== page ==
I am writing this post from my cabin in the mountains, the most peaceful place on earth. The only sounds come from a babbling brook and my rocking chair. The closest people are a half a mile down the road. There is no Wi-Fi and only splotchy cell phone coverage. My family and I are unplugged. And it’s wonderful.
When I was a kid, we went on vacation every summer. It didn’t matter if we were road tripping to Cape Cod or Myrtle Beach. All that mattered was that once a year, the four of us hopped in the car and headed somewhere that wasn’t home, somewhere that didn’t involve work schedules or math homework or swim team practice. It was a time for relaxing and bonding. Although back then words like Internet and iPhone and Facebook would have sounded like a foreign language, those family vacations held their own definition of unplugging. They were a way of disappearing, of forgetting that the rest of the world existed, of getting back to our origins and reminding ourselves that ultimately, WE are all that matter in our universe.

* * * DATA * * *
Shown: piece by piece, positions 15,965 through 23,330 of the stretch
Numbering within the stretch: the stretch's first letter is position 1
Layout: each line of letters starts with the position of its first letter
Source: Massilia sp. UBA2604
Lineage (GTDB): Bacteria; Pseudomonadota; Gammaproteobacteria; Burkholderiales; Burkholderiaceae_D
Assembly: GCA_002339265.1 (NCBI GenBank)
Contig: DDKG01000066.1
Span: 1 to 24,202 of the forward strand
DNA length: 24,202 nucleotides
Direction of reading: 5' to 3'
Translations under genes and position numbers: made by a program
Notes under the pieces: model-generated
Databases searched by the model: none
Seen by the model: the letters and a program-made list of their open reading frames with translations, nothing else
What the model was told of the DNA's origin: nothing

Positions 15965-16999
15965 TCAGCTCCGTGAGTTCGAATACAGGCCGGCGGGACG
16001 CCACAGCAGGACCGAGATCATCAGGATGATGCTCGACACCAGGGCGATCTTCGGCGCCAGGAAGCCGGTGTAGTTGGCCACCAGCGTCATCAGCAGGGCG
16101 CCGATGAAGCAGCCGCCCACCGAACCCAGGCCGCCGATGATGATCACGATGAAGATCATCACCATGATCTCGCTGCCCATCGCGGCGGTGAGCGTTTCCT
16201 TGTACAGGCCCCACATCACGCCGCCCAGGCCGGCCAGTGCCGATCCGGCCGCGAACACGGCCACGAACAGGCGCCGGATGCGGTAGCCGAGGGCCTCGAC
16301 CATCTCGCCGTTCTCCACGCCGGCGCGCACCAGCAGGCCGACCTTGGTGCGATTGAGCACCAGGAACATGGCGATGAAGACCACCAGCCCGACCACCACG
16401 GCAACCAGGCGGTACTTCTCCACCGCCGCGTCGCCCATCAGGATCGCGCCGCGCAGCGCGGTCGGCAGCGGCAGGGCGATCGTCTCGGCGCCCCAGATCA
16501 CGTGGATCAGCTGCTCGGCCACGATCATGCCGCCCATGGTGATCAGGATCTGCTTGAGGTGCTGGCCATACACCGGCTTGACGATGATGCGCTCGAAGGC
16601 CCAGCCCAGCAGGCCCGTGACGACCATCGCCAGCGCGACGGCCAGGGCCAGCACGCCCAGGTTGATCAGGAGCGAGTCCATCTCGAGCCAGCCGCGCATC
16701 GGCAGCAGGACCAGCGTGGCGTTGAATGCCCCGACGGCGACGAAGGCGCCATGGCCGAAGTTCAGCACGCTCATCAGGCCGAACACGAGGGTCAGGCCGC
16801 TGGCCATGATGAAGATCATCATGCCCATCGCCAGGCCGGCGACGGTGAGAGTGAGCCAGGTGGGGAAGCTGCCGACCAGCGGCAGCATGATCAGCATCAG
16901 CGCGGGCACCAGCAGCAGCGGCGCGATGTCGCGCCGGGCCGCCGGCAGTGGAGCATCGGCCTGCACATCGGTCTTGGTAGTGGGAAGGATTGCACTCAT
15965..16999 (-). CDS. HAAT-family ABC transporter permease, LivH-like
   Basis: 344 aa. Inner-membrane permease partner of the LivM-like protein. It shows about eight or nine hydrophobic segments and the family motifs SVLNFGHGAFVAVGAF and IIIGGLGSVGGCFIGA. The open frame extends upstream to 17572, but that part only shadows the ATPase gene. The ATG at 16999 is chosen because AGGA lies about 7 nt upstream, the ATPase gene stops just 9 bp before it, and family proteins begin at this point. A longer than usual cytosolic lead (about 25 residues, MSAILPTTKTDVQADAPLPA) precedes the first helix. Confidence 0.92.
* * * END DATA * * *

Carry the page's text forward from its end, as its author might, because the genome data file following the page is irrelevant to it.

Wow, that sounds really selfish doesn’t it? Well, sometimes we need to be selfish. As military families, we spend a large chunk of our time being selfless. Our servicemembers selflessly go off to war. Our children selflessly relinquish time with 50 percent of their parents. We MilSpouses selflessly do what needs to be done on the home front to support our spouses’ calls to service. After all that selflessness, we need to take any and every opportunity to focus on ourselves, on our families, and unplug from the rest of the world.
Unplugging doesn’t require a cabin in the mountains or a road trip to some beach resort. It doesn’t require blocks of leave or even an entire uninterrupted weekend. Unplugging is actually so simple we sometimes forget it’s possible.
Turn off your cell phones. Log-off of Facebook. Leave that Google search for another day. Then go for a scenic drive. Stop for a picnic. Have conversations. Even if it’s only possible on that one Saturday your spouse is home and your kids won’t be missed at the swim meet. Take advantage of it. Be selfish. Relax. Bond. Disappear. Unplug. You and your family deserve it.
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Editor’s note: While she wrote this post from her cabin, Heather obviously uploaded it after she came back to civilization. No intention of irony here!